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Toolmaker

OpenGL Understanding camera basics...

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I'm currently learning OpenGL using the NeHe tutorials. I'm currently up to lesson 10, but I'm having some trouble understand the whole deal around the camera. It says: 1. Rotate and translate the camera position according to user commands 2. Rotate the world around the origin in the opposite direction of the camera rotation (giving the illusion that the camera has been rotated) 3. Translate the world in the opposite manner that the camera has been translated (again, giving the illusion that the camera has moved). I don't completely understand 2 and 3. 1 is updating the camera according to user input, ie. move 1 unit forward, rotate to 90 degrees. But what about 2 and 3? And why is it done like that? I want to understand WHY I have to do it. I also want to move away from doing translations/rotations by doing it the hard way, and therefor I want to switch to the use of matrices. What would be good material to dive into for that? Thank you. Toolmaker

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I also dislike that method of doing cameras.
My cameras work via matrices, and are API agnostic. Put simply, my camera system is a position and a direction. To move the camera forwards, I add the direction * distance to the position. To rotate the camera, I use euler rotation.

To apply the camera to my renderer, I pass it in via a set method, and the renderer then uses it with gluLookAt(___), and gluPerspective(___). There are no graphics API calls inside the camera class. the result of thsi is that I can give cameras to entities such as characters, and even physics objects, with some pretty sick results.

I trust you are familiar with euler rotation? It makes life a whole lot easier where cameras are concerned.

Would you like more details?

[update] While I recommend you start by writing your own and then upgrade to a better one later, I currently use vmath.

[Edited by - shotgunnutter on January 14, 2008 11:22:49 AM]

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You should definitely look here at some point, but the explanations there are not as beginner friendly as they could be, so I'll try to explain this as best as I can.

Obviously there is no actual camera in the world, but we want to achieve the effect of a camera that we can move and orient. How can we do this?

Suppose we have a scene with just one object, and the camera is looking directly at it. Moving the camera 1 unit forward (suppose forward means the negative Z-axis) will give the same result as moving the object 1 unit backward, the result being that the object is 1 unit closer to the camera. Similarly, rotating the camera 30 degrees to the left is the same as rotating the object 30 degrees to the right around the camera (so in this case 'orbiting' might be a better term than 'rotation').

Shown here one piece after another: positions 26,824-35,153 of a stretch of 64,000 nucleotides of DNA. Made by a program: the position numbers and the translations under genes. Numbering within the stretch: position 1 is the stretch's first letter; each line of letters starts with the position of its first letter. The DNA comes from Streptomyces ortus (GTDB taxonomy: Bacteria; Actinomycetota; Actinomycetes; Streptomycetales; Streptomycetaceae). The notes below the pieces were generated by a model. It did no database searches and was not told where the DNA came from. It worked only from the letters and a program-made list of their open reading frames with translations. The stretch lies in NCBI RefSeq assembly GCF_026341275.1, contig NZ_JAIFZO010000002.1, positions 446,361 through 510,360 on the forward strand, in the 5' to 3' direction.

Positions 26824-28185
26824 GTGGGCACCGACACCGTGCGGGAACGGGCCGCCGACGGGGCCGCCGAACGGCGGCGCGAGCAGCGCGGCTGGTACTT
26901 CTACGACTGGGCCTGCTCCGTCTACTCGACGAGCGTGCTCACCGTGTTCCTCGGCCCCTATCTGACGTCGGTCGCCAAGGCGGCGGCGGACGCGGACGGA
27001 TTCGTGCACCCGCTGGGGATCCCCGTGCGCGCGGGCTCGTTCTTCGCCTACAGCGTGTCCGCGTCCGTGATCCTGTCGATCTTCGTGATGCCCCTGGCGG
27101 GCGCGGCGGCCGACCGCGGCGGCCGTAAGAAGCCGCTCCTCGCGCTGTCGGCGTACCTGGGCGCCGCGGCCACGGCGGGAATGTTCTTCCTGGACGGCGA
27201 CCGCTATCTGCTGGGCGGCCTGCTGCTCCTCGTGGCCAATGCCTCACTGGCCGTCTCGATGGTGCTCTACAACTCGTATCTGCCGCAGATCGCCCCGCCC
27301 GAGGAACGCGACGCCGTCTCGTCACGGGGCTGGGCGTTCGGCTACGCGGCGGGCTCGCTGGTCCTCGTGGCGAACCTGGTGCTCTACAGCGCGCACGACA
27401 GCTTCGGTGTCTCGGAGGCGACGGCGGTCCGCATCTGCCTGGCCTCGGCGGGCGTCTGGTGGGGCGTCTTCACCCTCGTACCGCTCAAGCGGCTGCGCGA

After we understand this, we see that we can achieve the effect of a camera by properly translating and rotating the objects, but by negated distances and angles, and in reverse order so that the objects rotate around the camera's position and not around themselves. This last point requires understanding how applying transformations in a different order can affect the result. The section titled "Thinking About Transformations" in the link above covers this very well.

Of course, we might have more than one object in the scene, and we have to do this for all of them. Therefore, in your code, you specify the camera position and orientation before you specify any of the transformations for the objects. That way, any transformation you specify for the object will be combined with the camera-related transformations to simulate the effect of a movable camera (this point also requires that you understand how OpenGL transformations work and the material in the section I mentioned earlier).

Well, after reading my explanation, it's not as clear as I would have wanted it to be, but if you have any specific questions I'll try to explain further.

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Original post by Gage64
You should definitely look here at some point, but the explanations there are not as beginner friendly as they could be, so I'll try to explain this as best as I can.

Obviously there is no actual camera in the world, but we want to achieve the effect of a camera that we can move and orient. How can we do this?

Suppose we have a scene with just one object, and the camera is looking directly at it. Moving the camera 1 unit forward (suppose forward means the negative Z-axis) will give the same result as moving the object 1 unit backward, the result being that the object is 1 unit closer to the camera. Similarly, rotating the camera 30 degrees to the left is the same as rotating the object 30 degrees to the right around the camera (so in this case 'orbiting' might be a better term than 'rotation').

After we understand this, we see that we can achieve the effect of a camera by properly translating and rotating the objects, but by negated distances and angles, and in reverse order so that the objects rotate around the camera's position and not around themselves. This last point requires understanding how applying transformations in a different order can affect the result. The section titled "Thinking About Transformations" in the link above covers this very well.

Of course, we might have more than one object in the scene, and we have to do this for all of them. Therefore, in your code, you specify the camera position and orientation before you specify any of the transformations for the objects. That way, any transformation you specify for the object will be combined with the camera-related transformations to simulate the effect of a movable camera (this point also requires that you understand how OpenGL transformations work and the material in the section I mentioned earlier).

Well, after reading my explanation, it's not as clear as I would have wanted it to be, but if you have any specific questions I'll try to explain further.


That explains it pretty well, but its a problematic way of handling OpenGL cameras, IMHO. I find that doing it via matrices is easier. YMMV.

[Edited by - shotgunnutter on January 14, 2008 11:51:17 AM]

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Original post by shotgunnutter
its a problematic way of handling OpenGL cameras, IMHO. I find that doing it via matrices is easier.


The only way you could do it is with matrices (note that gluLookAt() also generates a matrix). How you create that matrix is up to you - you can use Euler angles and trigonometry, quaternions, etc., but at the end you have to create a matrix because that's all OpenGL understands. So even if you hide it behind a more convenient interface, my description above is the only way to achieve the effect of a camera.

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Quote:
Original post by Gage64
You should definitely look here at some point, but the explanations there are not as beginner friendly as they could be, so I'll try to explain this as best as I can.